SEC Chairman Jay Clayton has confirmed that the SEC believes that if a token is ‘sufficiently decentralized’, it can no longer be seen as a security. This controversial ‘Hinman Test’ is subject to great debate. In this article, I explain how such a test might be approached. Emphasis is given to the influence of the issuer on the governance of a blockchain protocol.
In a speech in August, the SEC stated that Ethereum is no longer a security, due to its decentralization. I believe they are wrong. In this legal analysis, I explain why I believe that the blockchain-based cryptocurrency is still a security under US securities law and jurisprudence, such as the Howey-test.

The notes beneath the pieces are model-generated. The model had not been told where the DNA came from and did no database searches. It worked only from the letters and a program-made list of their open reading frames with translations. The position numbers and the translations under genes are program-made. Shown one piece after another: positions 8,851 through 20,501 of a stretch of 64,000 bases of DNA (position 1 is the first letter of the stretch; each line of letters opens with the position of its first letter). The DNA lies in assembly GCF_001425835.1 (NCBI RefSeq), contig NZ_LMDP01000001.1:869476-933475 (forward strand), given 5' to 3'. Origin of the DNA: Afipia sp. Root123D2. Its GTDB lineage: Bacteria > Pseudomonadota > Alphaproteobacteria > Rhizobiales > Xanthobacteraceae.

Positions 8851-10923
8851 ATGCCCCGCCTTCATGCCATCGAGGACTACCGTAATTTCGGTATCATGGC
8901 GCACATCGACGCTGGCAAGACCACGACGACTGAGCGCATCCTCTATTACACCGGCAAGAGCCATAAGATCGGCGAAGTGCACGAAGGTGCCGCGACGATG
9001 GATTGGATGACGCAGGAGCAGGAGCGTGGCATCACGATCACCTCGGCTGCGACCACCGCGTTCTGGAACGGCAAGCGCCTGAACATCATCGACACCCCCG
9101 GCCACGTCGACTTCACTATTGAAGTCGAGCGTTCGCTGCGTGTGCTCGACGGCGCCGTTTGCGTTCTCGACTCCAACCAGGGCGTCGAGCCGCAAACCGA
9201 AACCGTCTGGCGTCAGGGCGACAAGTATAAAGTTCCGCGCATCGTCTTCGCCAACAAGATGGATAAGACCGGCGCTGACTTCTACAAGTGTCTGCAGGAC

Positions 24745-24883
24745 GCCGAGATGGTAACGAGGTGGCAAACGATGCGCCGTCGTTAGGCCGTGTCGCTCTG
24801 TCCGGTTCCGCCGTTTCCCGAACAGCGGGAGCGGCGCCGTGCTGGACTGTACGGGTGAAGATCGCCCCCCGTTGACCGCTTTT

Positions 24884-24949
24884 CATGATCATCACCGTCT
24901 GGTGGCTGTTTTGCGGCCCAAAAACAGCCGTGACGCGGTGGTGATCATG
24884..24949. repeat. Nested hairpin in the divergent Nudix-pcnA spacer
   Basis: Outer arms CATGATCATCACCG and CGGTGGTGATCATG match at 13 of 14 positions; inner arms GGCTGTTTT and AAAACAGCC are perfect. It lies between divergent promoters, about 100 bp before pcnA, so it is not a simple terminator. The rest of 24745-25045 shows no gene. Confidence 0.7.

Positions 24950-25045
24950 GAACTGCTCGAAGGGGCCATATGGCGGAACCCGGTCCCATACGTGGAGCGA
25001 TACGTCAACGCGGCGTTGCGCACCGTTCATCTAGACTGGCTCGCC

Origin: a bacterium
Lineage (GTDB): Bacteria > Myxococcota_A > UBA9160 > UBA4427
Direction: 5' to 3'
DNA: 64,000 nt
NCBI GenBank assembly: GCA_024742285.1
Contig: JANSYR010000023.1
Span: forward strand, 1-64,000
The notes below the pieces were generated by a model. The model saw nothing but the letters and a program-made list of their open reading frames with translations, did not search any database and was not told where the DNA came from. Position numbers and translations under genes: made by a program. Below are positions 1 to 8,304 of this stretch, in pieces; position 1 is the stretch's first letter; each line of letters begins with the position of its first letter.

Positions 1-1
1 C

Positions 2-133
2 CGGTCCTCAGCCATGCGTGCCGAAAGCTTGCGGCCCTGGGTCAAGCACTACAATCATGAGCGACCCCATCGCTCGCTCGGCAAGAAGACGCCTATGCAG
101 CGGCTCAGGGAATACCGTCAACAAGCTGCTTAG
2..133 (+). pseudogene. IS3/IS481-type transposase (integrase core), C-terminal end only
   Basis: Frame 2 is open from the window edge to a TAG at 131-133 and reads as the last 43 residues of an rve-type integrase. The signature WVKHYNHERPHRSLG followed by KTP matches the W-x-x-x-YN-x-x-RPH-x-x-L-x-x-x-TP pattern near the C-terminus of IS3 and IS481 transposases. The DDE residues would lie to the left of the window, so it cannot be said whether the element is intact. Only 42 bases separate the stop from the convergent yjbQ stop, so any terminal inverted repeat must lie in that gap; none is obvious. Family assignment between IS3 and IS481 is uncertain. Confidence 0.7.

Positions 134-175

On Monday, North American Securities Administrators Association (NASAA) announced Operation Cryptosweep: one of the largest coordinated series of securities enforcement actions ever. If you have been following the crypto space over the last two years, this should not come as a surprise. In fact, it was inevitable. Still, the scope of Operation Cryptosweep is massive.
Just 8 months ago, a blockchain project called Tezos raised $232 million with an initial coin offering. It was the biggest ICO ever. Arthur and Kathleen Breitman, the young couple that founded the project, literally raised over 10x more than their wildest estimates. 8 months later, the couple and the project is facing four class action lawsuits. How could it all go so wrong?